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Why Fortive Corporation’s (NYSE:FTV) Use Of Investor Capital Doesn’t Look Great

Simply Wall St

Today we are going to look at Fortive Corporation (NYSE:FTV) to see whether it might be an attractive investment prospect. Specifically, we're going to calculate its Return On Capital Employed (ROCE), in the hopes of getting some insight into the business.

First up, we'll look at what ROCE is and how we calculate it. Then we'll compare its ROCE to similar companies. Finally, we'll look at how its current liabilities affect its ROCE.

Return On Capital Employed (ROCE): What is it?

ROCE is a metric for evaluating how much pre-tax income (in percentage terms) a company earns on the capital invested in its business. Generally speaking a higher ROCE is better. Overall, it is a valuable metric that has its flaws. Author Edwin Whiting says to be careful when comparing the ROCE of different businesses, since 'No two businesses are exactly alike.

How Do You Calculate Return On Capital Employed?

The formula for calculating the return on capital employed is:

Return on Capital Employed = Earnings Before Interest and Tax (EBIT) ÷ (Total Assets - Current Liabilities)

Or for Fortive:

0.08 = US$1.1b ÷ (US$17b - US$2.9b) (Based on the trailing twelve months to September 2019.)

So, Fortive has an ROCE of 8.0%.

View our latest analysis for Fortive

Does Fortive Have A Good ROCE?

ROCE can be useful when making comparisons, such as between similar companies. Using our data, Fortive's ROCE appears to be significantly below the 12% average in the Machinery industry. This could be seen as a negative, as it suggests some competitors may be employing their capital more efficiently. Separate from how Fortive stacks up against its industry, its ROCE in absolute terms is mediocre; relative to the returns on government bonds. Investors may wish to consider higher-performing investments.

Fortive's current ROCE of 8.0% is lower than its ROCE in the past, which was 19%, 3 years ago. So investors might consider if it has had issues recently. You can click on the image below to see (in greater detail) how Fortive's past growth compares to other companies.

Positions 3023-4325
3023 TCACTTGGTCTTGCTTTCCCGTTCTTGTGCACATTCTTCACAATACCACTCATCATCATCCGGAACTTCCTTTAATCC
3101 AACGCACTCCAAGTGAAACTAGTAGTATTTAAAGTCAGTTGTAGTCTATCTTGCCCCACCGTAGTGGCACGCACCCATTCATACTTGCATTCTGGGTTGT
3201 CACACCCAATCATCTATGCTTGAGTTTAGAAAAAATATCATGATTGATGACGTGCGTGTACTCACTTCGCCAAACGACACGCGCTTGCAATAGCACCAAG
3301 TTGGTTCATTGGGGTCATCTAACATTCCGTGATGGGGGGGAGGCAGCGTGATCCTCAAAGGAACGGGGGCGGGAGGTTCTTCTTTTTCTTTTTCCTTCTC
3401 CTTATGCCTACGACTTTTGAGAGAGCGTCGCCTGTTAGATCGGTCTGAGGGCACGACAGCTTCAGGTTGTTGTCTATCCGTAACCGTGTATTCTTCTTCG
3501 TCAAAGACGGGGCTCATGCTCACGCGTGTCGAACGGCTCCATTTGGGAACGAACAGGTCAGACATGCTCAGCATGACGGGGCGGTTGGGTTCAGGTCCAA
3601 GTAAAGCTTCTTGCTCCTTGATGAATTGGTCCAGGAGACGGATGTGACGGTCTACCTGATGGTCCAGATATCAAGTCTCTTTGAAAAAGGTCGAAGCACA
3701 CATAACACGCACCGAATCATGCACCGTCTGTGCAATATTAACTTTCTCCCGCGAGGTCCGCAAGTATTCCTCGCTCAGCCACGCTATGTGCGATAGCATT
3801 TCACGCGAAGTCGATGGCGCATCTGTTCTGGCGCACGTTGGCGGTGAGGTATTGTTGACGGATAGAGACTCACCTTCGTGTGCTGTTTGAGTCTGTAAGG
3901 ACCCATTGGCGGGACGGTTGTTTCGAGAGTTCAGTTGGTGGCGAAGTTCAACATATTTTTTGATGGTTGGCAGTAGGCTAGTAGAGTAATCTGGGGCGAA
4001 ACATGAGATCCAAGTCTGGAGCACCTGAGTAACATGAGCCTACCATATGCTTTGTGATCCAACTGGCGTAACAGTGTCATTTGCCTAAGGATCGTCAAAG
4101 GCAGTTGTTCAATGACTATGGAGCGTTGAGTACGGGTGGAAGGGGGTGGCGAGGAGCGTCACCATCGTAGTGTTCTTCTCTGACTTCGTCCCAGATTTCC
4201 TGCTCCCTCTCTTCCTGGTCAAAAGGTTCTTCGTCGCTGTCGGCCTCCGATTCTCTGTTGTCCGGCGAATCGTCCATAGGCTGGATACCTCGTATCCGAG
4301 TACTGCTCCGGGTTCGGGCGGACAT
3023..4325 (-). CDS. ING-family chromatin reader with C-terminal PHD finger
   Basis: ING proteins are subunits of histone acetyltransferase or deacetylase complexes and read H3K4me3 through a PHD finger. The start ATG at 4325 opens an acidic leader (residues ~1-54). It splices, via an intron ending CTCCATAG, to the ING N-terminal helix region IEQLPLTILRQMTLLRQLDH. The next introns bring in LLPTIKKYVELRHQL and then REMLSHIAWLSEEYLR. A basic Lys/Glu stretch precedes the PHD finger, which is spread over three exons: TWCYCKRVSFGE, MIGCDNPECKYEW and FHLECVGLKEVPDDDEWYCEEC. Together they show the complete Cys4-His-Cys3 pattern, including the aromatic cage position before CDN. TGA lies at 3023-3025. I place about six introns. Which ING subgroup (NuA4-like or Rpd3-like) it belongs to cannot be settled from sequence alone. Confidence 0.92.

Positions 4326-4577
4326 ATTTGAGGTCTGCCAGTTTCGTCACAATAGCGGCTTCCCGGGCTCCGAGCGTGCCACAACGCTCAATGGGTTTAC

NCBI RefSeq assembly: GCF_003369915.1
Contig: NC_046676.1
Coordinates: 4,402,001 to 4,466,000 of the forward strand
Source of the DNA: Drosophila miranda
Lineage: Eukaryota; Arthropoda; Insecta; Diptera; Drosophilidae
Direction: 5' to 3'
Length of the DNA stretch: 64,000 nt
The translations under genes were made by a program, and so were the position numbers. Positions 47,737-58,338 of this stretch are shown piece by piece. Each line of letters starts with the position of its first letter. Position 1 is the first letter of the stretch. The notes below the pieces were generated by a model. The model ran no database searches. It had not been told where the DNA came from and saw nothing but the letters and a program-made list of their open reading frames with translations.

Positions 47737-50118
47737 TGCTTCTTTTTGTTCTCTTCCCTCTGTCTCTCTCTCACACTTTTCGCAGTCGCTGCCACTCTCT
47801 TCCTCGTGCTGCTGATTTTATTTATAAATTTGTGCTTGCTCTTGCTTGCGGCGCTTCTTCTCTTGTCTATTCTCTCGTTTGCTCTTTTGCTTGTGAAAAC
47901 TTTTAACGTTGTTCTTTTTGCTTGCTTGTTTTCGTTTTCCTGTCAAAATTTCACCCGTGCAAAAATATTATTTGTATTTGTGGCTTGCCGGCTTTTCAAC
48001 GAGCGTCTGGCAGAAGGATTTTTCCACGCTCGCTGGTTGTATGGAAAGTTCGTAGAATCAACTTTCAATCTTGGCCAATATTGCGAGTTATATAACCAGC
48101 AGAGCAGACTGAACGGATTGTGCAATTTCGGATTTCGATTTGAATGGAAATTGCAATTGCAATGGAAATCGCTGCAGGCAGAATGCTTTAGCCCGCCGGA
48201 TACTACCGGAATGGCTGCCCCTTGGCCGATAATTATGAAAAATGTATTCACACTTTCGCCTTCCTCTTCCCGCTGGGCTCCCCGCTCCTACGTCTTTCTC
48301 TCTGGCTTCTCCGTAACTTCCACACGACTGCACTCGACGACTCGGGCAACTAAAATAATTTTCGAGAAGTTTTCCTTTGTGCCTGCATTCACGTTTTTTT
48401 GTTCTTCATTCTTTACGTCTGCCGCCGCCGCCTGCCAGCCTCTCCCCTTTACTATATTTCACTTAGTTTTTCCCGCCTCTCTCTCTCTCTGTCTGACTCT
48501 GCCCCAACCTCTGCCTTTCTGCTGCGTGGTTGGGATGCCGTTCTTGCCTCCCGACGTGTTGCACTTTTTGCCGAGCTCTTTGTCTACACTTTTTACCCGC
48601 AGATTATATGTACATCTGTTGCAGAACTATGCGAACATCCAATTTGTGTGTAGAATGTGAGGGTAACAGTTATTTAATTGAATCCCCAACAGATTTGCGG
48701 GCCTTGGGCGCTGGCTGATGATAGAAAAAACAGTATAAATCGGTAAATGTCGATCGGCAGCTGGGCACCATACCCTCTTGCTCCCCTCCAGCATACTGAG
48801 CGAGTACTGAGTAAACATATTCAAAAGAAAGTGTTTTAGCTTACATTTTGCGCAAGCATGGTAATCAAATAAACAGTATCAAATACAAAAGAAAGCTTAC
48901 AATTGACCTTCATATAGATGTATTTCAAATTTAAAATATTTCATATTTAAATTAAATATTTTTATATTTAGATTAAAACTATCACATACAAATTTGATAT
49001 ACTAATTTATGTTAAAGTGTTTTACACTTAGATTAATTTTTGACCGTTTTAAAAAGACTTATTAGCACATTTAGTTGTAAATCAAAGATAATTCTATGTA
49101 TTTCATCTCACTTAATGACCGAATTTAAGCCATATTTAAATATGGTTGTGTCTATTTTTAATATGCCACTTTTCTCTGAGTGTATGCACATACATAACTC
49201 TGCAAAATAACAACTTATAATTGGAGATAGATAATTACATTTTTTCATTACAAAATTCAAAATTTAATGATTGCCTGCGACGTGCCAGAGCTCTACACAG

NYSE:FTV Past Revenue and Net Income, October 29th 2019

It is important to remember that ROCE shows past performance, and is not necessarily predictive. Companies in cyclical industries can be difficult to understand using ROCE, as returns typically look high during boom times, and low during busts. ROCE is only a point-in-time measure. Since the future is so important for investors, you should check out our free report on analyst forecasts for Fortive.

How Fortive's Current Liabilities Impact Its ROCE

Short term (or current) liabilities, are things like supplier invoices, overdrafts, or tax bills that need to be paid within 12 months. Due to the way ROCE is calculated, a high level of current liabilities makes a company look as though it has less capital employed, and thus can (sometimes unfairly) boost the ROCE. To check the impact of this, we calculate if a company has high current liabilities relative to its total assets.

Fortive has total assets of US$17b and current liabilities of US$2.9b. Therefore its current liabilities are equivalent to approximately 18% of its total assets. This is a modest level of current liabilities, which would only have a small effect on ROCE.

What We Can Learn From Fortive's ROCE

With that in mind, we're not overly impressed with Fortive's ROCE, so it may not be the most appealing prospect. You might be able to find a better investment than Fortive. If you want a selection of possible winners, check out this free list of interesting companies that trade on a P/E below 20 (but have proven they can grow earnings).

For those who like to find winning investments this free list of growing companies with recent insider purchasing, could be just the ticket.

We aim to bring you long-term focused research analysis driven by fundamental data. Note that our analysis may not factor in the latest price-sensitive company announcements or qualitative material.

If you spot an error that warrants correction, please contact the editor at editorial-team@simplywallst.com. This article by Simply Wall St is general in nature. It does not constitute a recommendation to buy or sell any stock, and does not take account of your objectives, or your financial situation. Simply Wall St has no position in the stocks mentioned. Thank you for reading.